THE 2018 mungbean season is drawing to a close, ending on a high note that has seen production reach around the second highest year ever and the crop consolidate its new-found mainstream status.
Australian Mungbean Association president, Mark Schmidt, said packers were still packing product from this season’s harvest and some of the sales were out to July and August.
“A large percentage of the crop has already been pre-sold waiting to be packed. There are still a few growers who have product stored on-farm waiting for the new financial year before they sell. But at least 90 per cent will have been sold, packed and hopefully processed by the end of July,” he said.
Mr Schmidt estimated production for the season, including the spring and summer crop, would be in the vicinity of 80,000-90,000 tonnes, although final figures wouldn’t be known until the export tallies came out in August/September.
“..growers..are seeing mung beans not only as an opportunity crop but as a main crop.”
“As a year it is the second or third largest ever. The highest year was 160,000 tonnes. So, given we had a mixed planting season where some areas were exceptionally dry and missed out on the rain, overall it is a very encouraging year,” he said.
“Prices went up during the season, most people averaged 1 tonne/hectare plus in yield and the majority of the product was processing quality.”
Mr Schmidt said the price for processing mung beans started the season at around $950-$1000/t to the grower, but ended up close to $1300-$1350/t for the better-quality beans.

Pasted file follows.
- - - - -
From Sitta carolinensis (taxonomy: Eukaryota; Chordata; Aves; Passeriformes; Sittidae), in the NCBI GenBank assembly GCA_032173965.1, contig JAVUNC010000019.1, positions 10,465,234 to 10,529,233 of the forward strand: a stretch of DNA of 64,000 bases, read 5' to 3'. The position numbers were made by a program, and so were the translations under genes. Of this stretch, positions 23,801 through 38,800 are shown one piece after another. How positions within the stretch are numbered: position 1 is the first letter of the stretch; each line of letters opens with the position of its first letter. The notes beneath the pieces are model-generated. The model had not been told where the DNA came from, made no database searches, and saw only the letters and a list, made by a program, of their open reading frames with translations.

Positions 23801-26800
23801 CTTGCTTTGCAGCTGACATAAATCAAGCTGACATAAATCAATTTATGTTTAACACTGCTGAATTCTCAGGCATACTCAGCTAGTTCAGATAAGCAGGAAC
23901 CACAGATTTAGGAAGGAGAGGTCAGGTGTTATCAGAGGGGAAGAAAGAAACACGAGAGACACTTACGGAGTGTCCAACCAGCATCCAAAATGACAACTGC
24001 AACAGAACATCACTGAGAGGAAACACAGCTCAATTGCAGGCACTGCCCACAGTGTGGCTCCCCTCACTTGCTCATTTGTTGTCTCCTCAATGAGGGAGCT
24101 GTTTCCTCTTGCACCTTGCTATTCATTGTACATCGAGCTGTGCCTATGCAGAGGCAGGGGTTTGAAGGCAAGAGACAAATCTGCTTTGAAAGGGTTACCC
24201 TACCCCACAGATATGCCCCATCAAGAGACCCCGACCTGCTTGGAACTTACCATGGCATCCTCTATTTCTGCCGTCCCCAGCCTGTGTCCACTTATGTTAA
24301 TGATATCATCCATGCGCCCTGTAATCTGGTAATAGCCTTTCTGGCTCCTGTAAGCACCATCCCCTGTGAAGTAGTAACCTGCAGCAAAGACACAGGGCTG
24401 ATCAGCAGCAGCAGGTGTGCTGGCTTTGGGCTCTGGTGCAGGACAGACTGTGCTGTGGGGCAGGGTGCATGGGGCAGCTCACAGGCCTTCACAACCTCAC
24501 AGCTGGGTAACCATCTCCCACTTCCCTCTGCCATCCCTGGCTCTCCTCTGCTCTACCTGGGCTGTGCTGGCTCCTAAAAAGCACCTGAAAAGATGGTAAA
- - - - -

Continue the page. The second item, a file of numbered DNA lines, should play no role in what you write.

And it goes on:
“At present, a little bit of heat has come out of the market because China is getting close to covering their requirements. We are now seeing processing beans trading close to $1200-$1250/t.”
“India didn’t buy much. They came in late in the year to buy some product and only bought a very small quantity. Pricewise, they wanted to buy the manufacturing beans because they were a little bit cheaper.
“Thankfully, China was the most aggressive. The bulk of the product went into Vietnam and China.”
Mr Schmidt said he was excited about mungbean prospects for next year because, with the weather remaining dry for winter crop, there was plenty of scope for growers to look at including mungbeans in next year’s farming programs.
“The message we are getting from growers is they are seeing mung beans not only as an opportunity crop but as a main crop. So, the more growers who put mung beans in every year will see mung beans continue to grow as a major summer crop,” he said.
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